This year saw more new-brewery openings than any in San Diego County’s history. Happily, in this reporter’s opinion, more of them were of good quality than in year’s past. Enough that whittling down a list of the top half-dozen was extremely difficult, and ranking that sextet even harder. At least three breweries were on the bubble for the last spot, so if you’re using this as any sort of guide to the good stuff, don’t feel encouraged to limit your brewery touring to these selections. These are just your best bets based on the opinion of one well-researched individual. In that spirit, feel free to leave comments about any exceptional new breweries you’ve discovered over the past 12 months in the comments section. (Author’s Note: Breweries marked with an asterisk opened in 2016, but too late to be considered for the list of best new breweries for that calendar year.)
Eppig Brewing * | North Park: Nathan Stephens and Clayton LeBlanc, the duo producing the beers at this Brewery Igniter standout have a tasting room exhibiting the variety of the Little Italy outpost of their previous employers, Ballast Point Brewing. That’s saying something, especially since brewing days there resemble a game of life-sized Tetris. Still, some of the finest, most consistent lagers, plus an array of nice hoppy and even sour ales provide glimpses of what seems a very bright future for this reincarnation of a nineteenth-century family fermentation business.
Wild Barrel Brewing | San Marcos: Beer fans everywhere couldn’t help but wonder how well infinitely popular ale-and-lager expert “Dr.” Bill Sysak would fare as a brewery owner. Commenting on beer is one thing, but manufacturing it is a different game entirely. With the help of head brewer Bill Sobieski, he’s fared extremely well, hitting the ground running this fall with quality IPAs, an effective entry-level witbier and a brilliant coffee stout. Throw in a stellar tasting room complete with a gargantuan barrel at its center, and you have something special.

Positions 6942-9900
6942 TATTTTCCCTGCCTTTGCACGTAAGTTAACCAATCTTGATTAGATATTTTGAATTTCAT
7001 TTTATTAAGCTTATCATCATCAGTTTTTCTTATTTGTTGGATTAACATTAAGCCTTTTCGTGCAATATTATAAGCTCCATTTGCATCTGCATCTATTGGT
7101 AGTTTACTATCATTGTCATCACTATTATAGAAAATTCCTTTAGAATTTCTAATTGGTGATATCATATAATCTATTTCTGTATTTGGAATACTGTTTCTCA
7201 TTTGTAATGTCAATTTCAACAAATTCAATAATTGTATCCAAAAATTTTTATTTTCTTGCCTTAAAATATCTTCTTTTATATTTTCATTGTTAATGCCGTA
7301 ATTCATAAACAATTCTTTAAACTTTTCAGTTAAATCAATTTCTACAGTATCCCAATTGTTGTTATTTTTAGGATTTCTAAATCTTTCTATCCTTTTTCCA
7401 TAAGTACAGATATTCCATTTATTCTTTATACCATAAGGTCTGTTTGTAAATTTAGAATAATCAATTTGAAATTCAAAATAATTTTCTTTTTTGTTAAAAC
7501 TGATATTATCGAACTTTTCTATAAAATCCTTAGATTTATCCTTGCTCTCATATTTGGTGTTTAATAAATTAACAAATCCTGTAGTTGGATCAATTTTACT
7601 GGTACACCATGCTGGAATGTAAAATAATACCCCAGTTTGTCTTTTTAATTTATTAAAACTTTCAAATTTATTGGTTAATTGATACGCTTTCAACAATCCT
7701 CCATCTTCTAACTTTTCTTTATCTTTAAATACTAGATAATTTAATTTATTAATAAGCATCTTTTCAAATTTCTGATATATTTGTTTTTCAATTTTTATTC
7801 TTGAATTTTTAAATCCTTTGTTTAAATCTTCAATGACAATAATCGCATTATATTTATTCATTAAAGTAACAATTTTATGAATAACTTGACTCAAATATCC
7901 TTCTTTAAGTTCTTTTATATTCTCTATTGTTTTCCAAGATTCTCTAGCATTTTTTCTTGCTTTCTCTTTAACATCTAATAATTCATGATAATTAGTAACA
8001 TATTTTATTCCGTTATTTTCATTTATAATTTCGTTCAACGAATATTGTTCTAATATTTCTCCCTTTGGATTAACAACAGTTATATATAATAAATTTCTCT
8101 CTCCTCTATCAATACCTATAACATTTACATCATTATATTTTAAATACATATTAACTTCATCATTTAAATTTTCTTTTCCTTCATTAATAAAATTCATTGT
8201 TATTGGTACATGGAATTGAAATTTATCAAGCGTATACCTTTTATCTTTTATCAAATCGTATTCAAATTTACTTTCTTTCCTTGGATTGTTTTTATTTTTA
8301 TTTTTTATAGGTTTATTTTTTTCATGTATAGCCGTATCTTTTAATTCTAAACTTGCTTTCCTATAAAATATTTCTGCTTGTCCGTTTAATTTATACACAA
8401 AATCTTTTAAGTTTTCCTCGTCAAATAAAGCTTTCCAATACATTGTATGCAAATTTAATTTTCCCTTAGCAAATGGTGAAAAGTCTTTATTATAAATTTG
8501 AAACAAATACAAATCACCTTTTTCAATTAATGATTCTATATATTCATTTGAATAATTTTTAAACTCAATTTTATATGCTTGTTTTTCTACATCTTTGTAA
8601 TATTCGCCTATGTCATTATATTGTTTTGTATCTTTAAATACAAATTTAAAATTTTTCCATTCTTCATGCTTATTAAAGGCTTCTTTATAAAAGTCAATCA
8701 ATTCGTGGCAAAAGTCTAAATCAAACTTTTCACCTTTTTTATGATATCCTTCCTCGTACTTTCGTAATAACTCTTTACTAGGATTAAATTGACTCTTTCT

Burgeon Beer Co. * | Carlsbad: After gaining experience at Stone Brewing, Rough Draft Brewing and Back Street Brewery, Anthony Tallman united with long-time friends to forge his own business, and it’s been going strong since day one. Built around a smart, modern-day business model combining outside keg sales with regular in-house can releases, this newcomer has built a solid following around an array of multi-faceted IPAs and dark beers. No trend is off limits for them. That said, they’re at their best when they stay true to tradition.
Pariah Brewing | North Park: Some say this Prince-ly purple, dungeon-esque Brewery Igniter spot is no place for beer purists, and while it’s true that Stone and Helm’s Brewing alum Brian Mitchell specializes in beers that go outside the box by incorporating an array of flavorful adjuncts as simple as coffee and orange peel to as oddball as fenugreek and uni (yes, sea urchin), there are to-style gems like Indie Or Bust IPA. But this place is geared to adventurous drinkers and provides an impressive departure from the everyday, even in a town soaked in beer.
Battlemage Brewing | Vista: Role-playing game enthusiasts got a brewery playing to their passions when yet another former Ballast Point duo, Ryan Sather and Chris Barry, teamed to open this testament to the communal power of beers and broadswords. It’s become an ideal backdrop for fans of RPG and tabletop enterprises, but you don’t have to know the difference between a Halfling and a half-orc to appreciate the beers, which flow into rarely charted territory (dark mild, old ale) and come across clean and tasty. Perfect sustenance for a lengthy campaign.
Black Plague Brewing | Oceanside: An operation that looked like it might veer off course at the onset of its journey steered its way into veteran leadership when it contracted former AleSmith Brewing and Mikkeller Brewing San Diego brewer Bill Batten to assist with its fermentation operations. The resulting line-up of beers, including multi-fruited takes on an IPA that’s best on its own, plus myriad other styles, is fun and highly drinkable. The name, plague-doctor motif and black-walled tasting room are strange, but the beer provides a guiding light.
This Year’s Other Contenders: Align Brewing (Miramar), Alta Brewing (Barrio Logan), Chula Vista Brewery (Chula Vista), Circle 9 Brewing (Kearny Mesa), Ebullition Brew Works (Vista), Escondido Brewing (Escondido), Jacked Up Brewing (Escondido), Knotty Brewing * (East Village), OB Brewery * (Ocean Beach), Protector Brewery (Miramar), Rouleur Brewing (Carlsbad), Smoking Cannon Brewery (Ramona), SpecHops Brewing (Vista), SR76 Beerworks (Valley Center), Thunderhawk Alements * (Miramar), Viewpoint Brewing (Del Mar)
Maybe Next Year (Late Additions): California Wild Ales (Sorrento Valley), Deft Brewing (Bay Park), Horus Aged Ales (Oceanside), Northern Pine Brewing (Oceanside), Oeuvre Artisan Ales (Miramar), Savagewood Brewing (Scripps Ranch)
Previous Top-Ranked New Breweries
2016: Burning Beard Brewing (El Cajon), North Park Beer Co. (North Park), Resident Brewing (Downtown), Pure Project Brewing (Miramar), Bear Roots Brewing (Vista), Bitter Brothers Brewing (Bay Ho)
2015: Fall Brewing (North Park), Second Chance Beer Co. (Carmel Mountain), South Park Brewing (South Park), Abnormal Beer Co. (Rancho Bernardo), Duck Foot Brewing (Miramar)
2014: Bagby Beer Co. (Oceanside), Nickel Beer Co. (Julian), Council Brewing (Kearny Mesa), URBN St. Brewing (El Cajon), Toolbox Brewing (Vista)